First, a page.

We reject Dahl's argument that our decision in Aragon v. Federated Dep't Stores, Inc., 750 F.2d 1447 (9th Cir. 1985), compels a holding that federal law cannot preempt any state malpractice claim against union counsel. In Aragon, a union employee brought an action for alleged malpractice against her former employer for breach of the CBA, against her union for breach of the duty of fair representation, and against the union's attorney who represented her individually. We held that the district court had no jurisdiction over the malpractice claim, which should have been remanded to state court. Id. at 1458. But, unlike Dahl's claims, the state malpractice claim in Aragon sought no contractual remedy under the CBA, nor did it require the court to interpret an existing provision of the CBA. Id. at 1457. Aragon does not preclude federal preemption of state law claims alleging professional malpractice if the resolution of the claim requires the court to interpret the CBA.

Because Dahl's claims require the court to interpret the terms of the CBA, we conclude the claims are preempted and that the district court was wrong to remand the case.

III

Although we have no power to reverse the remand decision, we can nonetheless consider the district court's award of attorneys' fees.

"An order remanding the case may require payment of just costs and any actual expenses, including attorney fees, incurred as a result of the removal." 28 U.S.C. § 1447(c). We review an award of fees and costs associated with removal or remand under 28 U.S.C. § 1447(c) for an abuse of discretion. Kanter v. Warner-Lambert Co., 265 F.3d 853, 861 (9th Cir. 2001). Because we conclude that the district court erred as a matter of law in holding that § 301 of the LMRA did not completely preempt Dahl's claims, we hold that the district court abused its discretion in awarding attorneys' fees to Dahl.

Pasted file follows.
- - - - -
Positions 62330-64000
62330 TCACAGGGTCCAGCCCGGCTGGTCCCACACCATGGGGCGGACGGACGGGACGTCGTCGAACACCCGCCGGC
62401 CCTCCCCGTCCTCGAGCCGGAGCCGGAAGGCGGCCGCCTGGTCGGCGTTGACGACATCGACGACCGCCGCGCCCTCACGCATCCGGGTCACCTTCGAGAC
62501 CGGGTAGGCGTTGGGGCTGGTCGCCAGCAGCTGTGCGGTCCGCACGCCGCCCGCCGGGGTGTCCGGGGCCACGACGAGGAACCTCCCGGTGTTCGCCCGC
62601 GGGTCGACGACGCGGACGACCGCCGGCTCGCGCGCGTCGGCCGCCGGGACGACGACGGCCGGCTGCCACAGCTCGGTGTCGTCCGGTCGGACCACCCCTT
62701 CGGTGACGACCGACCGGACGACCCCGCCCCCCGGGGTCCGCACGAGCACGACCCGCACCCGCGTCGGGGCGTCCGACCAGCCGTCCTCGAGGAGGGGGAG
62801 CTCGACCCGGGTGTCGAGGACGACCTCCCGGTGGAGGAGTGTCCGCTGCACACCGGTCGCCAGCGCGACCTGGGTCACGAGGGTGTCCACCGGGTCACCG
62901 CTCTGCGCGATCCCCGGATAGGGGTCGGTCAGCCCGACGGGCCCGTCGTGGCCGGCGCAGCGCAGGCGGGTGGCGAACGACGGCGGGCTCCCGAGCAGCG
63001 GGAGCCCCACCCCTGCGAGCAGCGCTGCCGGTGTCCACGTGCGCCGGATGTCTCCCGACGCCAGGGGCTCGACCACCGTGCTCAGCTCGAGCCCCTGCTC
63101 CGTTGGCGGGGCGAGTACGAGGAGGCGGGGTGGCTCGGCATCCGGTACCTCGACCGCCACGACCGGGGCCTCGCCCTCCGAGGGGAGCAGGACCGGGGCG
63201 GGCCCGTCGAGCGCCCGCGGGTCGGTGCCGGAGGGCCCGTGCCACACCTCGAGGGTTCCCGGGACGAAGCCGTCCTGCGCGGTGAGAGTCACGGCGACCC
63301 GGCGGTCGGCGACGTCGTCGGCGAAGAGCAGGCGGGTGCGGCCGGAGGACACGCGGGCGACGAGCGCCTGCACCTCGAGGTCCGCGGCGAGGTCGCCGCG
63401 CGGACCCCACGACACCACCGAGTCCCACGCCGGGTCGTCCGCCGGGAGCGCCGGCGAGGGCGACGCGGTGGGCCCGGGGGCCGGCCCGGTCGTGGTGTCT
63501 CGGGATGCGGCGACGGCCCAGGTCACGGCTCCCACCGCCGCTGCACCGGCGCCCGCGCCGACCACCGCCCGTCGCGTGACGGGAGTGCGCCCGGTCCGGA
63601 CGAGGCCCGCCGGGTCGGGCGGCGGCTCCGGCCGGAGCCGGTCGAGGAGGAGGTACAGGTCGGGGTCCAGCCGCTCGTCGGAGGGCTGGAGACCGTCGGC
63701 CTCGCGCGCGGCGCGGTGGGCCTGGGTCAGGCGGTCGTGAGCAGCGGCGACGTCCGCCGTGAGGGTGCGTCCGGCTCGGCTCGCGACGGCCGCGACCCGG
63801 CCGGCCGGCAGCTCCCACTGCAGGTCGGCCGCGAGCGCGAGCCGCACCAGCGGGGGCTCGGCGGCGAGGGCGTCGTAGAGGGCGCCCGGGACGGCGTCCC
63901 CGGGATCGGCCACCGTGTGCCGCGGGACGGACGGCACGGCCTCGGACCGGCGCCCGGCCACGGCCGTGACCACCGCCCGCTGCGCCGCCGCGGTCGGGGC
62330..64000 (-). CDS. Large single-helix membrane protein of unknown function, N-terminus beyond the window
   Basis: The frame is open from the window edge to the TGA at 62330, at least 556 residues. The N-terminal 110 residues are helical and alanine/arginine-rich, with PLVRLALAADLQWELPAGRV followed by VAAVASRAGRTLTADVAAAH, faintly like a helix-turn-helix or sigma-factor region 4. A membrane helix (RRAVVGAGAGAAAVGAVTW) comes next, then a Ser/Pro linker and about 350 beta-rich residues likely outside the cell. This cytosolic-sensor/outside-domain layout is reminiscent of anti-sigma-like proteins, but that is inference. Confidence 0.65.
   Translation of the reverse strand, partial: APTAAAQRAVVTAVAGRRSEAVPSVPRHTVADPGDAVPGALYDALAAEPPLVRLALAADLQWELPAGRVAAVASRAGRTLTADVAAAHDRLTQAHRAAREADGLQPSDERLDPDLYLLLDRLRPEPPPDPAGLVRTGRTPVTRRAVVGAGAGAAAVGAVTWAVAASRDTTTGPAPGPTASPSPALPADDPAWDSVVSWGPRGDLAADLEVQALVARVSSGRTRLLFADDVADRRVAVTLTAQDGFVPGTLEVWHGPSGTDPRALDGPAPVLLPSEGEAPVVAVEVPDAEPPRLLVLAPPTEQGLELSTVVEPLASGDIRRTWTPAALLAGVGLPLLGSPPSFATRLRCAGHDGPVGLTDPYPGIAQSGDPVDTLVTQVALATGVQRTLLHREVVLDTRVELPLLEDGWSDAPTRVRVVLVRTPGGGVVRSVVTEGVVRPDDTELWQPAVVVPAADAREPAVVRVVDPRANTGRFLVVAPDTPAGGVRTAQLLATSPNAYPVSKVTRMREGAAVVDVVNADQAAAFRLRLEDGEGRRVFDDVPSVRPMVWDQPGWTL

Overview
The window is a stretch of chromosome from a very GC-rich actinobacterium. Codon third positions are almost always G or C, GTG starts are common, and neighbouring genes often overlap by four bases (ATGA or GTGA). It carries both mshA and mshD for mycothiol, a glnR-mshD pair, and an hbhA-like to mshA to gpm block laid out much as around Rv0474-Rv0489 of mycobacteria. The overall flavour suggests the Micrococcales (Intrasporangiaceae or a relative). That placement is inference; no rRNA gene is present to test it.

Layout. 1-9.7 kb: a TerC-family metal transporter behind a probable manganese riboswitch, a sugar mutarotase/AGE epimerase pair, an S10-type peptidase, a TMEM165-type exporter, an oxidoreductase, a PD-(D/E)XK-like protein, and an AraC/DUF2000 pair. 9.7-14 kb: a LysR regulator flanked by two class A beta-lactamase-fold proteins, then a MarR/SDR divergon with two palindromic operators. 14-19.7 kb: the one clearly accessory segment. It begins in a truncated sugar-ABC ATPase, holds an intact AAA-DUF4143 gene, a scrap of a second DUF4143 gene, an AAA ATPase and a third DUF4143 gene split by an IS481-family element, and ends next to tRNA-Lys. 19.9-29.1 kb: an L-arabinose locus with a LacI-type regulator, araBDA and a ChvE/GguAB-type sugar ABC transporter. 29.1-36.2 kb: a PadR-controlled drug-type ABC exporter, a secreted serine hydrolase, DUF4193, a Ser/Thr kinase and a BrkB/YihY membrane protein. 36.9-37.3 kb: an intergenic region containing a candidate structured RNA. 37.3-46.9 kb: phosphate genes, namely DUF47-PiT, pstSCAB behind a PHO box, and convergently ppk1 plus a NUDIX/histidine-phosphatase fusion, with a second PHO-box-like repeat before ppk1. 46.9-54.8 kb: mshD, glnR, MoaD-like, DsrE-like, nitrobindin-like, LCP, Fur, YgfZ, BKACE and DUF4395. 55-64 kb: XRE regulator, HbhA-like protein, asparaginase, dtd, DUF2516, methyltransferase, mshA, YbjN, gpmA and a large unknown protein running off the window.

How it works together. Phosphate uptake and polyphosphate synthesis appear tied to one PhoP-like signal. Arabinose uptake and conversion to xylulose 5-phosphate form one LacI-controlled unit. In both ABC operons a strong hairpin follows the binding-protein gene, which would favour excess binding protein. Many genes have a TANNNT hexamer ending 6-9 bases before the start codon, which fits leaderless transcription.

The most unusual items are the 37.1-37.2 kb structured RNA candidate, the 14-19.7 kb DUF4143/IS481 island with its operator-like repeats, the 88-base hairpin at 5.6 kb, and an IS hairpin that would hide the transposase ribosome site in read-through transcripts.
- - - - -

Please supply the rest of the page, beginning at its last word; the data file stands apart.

Title 28 U.S.C. § 1447(d) deprives us of jurisdiction to review the district court's remand order, and we leave it undisturbed. We do have jurisdiction to review the propriety of the attorneys' fee award. We hold that the district court abused its discretion in awarding attorneys' fees to Dahl, as a result of its erroneous remand. Accordingly, we vacate and reverse only that part of the district court's order awarding fees and costs to plaintiffs-appellees.

REVERSED IN PART AND REMANDED. Costs are awarded to appellants.


Summaries of

Dahl v. Rosenfeld

United States Court of Appeals, Ninth Circuit
Jan 23, 2003
316 F.3d 1074 (9th Cir. 2003)

dismissing for lack of jurisdiction based on district court's finding that § 301 of the LMRA did not preempt state law

Summary of this case from Carlson v. Arrowhead Concrete Works, Inc.
Case details for

Dahl v. Rosenfeld

Case Details

Full title:Randall C. DAHL; Ron Jorgensen; Kenneth Wierzbicki; Neville Hill; Erik…

Court:United States Court of Appeals, Ninth Circuit

Date published: Jan 23, 2003

Citations

316 F.3d 1074 (9th Cir. 2003)

Citing Cases

Maysey v. Craveonline Media, LLC

r, P.C. v. Collard Roe P.C., 3 F.Supp.2d 167, 171 (E.D.N.Y. 1998) (describing defendant's removal of the…

Hart v. Wal-Mart Stores, Inc. Associates' Health & Welfare Plan

Even if the appellate court determines that it was an abuse of discretion to award attorney's fees because…